The date is August 1914. The British Expeditionary Force is in France and You're in the Royal Field Artillery. You're riding alongside one of the battery's gun limbers on its way to the assigned position on the east side of Mons, Belgium. This begins your journey into the Hell they called World War One. To purchase this historical memoir go to https://createspace.com/3649268

Wednesday, September 17, 2014

1914 September 11-20

Advanced to MONT NOTRE DAME and came into action with French Artillery on hill overlooking River VESLE. From [our spot we could see] wounded coming down, [so] things were warm[1] in front.

Everywhere are signs of the Germans flight, dead men and horses discarded equipment, overturned motors etc.

Everywhere the houses have been looted and the inhabitants seem overjoyed to see us, for they have suffered bitterly at the hands of the enemy.

Sept 13th    (Battle of the Aisne)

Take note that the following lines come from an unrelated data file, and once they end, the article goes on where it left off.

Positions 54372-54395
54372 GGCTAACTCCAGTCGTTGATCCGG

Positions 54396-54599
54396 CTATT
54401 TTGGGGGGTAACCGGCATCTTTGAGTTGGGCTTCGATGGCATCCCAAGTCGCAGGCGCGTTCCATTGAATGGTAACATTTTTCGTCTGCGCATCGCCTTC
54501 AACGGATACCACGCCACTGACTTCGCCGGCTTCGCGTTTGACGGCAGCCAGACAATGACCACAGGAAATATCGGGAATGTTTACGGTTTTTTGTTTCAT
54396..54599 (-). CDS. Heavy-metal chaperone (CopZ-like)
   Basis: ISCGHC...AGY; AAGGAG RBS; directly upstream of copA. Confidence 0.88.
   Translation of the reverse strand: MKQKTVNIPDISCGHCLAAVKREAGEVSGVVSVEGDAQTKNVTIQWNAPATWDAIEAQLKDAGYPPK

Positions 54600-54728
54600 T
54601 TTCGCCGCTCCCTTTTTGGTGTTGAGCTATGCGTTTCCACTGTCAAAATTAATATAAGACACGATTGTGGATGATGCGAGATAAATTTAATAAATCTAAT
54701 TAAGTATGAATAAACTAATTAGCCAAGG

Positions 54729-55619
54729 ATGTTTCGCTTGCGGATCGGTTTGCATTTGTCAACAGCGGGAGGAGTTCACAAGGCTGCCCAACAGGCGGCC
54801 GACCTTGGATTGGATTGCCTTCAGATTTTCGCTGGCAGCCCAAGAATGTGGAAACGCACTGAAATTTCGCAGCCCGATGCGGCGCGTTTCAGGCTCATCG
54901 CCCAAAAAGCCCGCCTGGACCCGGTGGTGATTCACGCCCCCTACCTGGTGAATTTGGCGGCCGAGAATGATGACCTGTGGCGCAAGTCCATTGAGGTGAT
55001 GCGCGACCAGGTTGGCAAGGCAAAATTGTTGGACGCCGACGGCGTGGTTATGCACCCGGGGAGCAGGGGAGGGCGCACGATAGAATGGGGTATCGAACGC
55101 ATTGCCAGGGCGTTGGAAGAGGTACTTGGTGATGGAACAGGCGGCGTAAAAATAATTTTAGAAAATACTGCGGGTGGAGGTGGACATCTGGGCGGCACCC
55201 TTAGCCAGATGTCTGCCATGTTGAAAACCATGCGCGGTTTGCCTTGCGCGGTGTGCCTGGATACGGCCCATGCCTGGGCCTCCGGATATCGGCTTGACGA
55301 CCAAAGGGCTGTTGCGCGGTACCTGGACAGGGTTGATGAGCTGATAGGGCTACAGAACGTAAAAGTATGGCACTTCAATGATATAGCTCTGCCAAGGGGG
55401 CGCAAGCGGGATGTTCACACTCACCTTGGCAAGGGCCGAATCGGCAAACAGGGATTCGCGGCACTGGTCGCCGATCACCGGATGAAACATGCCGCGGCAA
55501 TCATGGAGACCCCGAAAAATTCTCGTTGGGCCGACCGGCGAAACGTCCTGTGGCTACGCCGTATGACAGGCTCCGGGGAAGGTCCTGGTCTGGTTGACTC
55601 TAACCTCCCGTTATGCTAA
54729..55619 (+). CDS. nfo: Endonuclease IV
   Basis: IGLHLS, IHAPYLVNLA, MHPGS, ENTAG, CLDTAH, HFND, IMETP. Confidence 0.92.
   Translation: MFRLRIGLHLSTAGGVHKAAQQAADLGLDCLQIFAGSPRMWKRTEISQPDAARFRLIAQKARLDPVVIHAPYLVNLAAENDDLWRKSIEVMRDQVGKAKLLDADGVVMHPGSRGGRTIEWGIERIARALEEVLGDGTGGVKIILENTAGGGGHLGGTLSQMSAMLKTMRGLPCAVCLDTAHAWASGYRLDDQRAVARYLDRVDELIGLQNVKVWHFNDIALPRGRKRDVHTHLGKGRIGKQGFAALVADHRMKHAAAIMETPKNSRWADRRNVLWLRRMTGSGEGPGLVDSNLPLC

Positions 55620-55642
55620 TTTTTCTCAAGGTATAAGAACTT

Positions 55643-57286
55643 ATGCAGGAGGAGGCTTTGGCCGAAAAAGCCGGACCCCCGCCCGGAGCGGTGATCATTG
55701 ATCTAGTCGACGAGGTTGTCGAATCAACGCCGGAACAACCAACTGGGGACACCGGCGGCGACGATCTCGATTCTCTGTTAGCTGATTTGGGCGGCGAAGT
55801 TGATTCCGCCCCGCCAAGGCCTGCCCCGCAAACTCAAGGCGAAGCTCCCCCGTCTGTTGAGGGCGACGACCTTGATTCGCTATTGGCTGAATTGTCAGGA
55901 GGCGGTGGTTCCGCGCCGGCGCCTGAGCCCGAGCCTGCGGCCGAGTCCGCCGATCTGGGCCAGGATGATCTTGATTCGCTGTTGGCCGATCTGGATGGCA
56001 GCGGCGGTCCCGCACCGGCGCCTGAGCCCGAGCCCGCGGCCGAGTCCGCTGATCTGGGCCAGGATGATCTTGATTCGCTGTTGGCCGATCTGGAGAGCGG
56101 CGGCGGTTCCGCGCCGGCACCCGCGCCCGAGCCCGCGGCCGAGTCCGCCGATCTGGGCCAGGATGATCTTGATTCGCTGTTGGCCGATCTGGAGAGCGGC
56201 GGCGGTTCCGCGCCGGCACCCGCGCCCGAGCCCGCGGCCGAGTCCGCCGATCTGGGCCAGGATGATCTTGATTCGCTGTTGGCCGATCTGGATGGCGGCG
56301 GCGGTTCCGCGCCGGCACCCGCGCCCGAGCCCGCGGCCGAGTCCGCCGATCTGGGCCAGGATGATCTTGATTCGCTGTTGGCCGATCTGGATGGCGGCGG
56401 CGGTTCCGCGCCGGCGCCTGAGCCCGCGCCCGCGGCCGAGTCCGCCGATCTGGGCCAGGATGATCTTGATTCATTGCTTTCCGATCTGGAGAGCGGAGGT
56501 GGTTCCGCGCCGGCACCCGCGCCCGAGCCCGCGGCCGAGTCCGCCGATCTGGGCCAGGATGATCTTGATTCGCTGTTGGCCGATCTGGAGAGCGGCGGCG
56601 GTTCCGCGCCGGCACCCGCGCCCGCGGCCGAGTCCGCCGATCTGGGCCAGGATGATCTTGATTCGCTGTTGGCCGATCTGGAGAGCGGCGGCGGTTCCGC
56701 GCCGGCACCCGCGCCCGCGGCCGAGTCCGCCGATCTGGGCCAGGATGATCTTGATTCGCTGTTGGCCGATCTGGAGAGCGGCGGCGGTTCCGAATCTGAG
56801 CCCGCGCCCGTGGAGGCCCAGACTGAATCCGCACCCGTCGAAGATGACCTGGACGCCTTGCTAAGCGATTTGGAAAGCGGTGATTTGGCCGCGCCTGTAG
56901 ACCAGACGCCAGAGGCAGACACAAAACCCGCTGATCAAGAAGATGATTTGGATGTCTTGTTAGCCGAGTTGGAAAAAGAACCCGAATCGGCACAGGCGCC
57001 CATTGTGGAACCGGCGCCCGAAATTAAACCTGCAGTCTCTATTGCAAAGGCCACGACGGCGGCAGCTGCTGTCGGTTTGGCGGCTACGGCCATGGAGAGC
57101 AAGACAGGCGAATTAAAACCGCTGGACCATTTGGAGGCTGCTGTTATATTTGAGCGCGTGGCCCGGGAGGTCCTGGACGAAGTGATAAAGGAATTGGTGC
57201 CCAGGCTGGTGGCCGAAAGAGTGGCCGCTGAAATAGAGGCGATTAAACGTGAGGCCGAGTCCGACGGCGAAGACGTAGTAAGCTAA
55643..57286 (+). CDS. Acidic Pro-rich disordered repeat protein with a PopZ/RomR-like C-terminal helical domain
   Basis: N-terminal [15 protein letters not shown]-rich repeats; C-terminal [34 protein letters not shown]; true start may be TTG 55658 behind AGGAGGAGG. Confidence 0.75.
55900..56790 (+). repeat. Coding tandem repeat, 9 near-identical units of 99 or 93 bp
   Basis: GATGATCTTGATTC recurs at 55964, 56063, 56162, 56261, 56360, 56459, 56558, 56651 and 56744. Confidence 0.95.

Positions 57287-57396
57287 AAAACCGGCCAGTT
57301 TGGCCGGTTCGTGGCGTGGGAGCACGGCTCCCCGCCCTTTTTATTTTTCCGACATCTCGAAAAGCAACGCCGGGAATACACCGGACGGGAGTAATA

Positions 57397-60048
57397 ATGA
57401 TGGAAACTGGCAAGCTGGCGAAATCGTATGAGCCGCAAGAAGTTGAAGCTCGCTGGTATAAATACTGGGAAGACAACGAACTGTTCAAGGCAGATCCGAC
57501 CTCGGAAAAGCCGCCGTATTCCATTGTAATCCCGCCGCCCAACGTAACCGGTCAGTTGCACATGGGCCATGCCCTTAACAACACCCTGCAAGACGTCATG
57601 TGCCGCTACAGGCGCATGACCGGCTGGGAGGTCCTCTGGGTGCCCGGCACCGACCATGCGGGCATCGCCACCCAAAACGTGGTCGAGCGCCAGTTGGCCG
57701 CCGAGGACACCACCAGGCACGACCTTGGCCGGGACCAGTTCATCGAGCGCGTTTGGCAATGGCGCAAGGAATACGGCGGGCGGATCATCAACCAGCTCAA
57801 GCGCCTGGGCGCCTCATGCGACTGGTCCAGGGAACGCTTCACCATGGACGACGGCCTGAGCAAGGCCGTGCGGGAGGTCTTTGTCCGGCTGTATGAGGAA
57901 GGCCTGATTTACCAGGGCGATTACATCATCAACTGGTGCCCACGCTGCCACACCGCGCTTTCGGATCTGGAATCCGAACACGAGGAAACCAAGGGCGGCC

[We] marched at dawn [in the] pouring rain, no food, or time to get any.  
Took up position near PAISSY, from there [we marched] to CHIVY VALLEY to meet a German counter attack.
Our infantry suffered heavily, many wounded being near me.
The battery dropped into action, and we found an observing point on a high hill, directly in front. 

In running our wire, old George and I were very lucky to escape the bullets, for we were in full view of the enemy – they all but got us once, a bullet coming between our noses as we were deciding the best way to run our wire. 

We laid down, for they were shelling very heavy all around. This was in the afternoon and the sun was very warm. I couldn’t move, I must have been tired for I actually went to sleep, [until] a Staff-Officer later was talking near by [sic] he must have thought I got bowled over

We made our observing station under the shelter of a small rock, which undoubtedly saved us from getting completely wiped out of existence.

We fired heavy all day, and in the night the Battery moved a little to the right.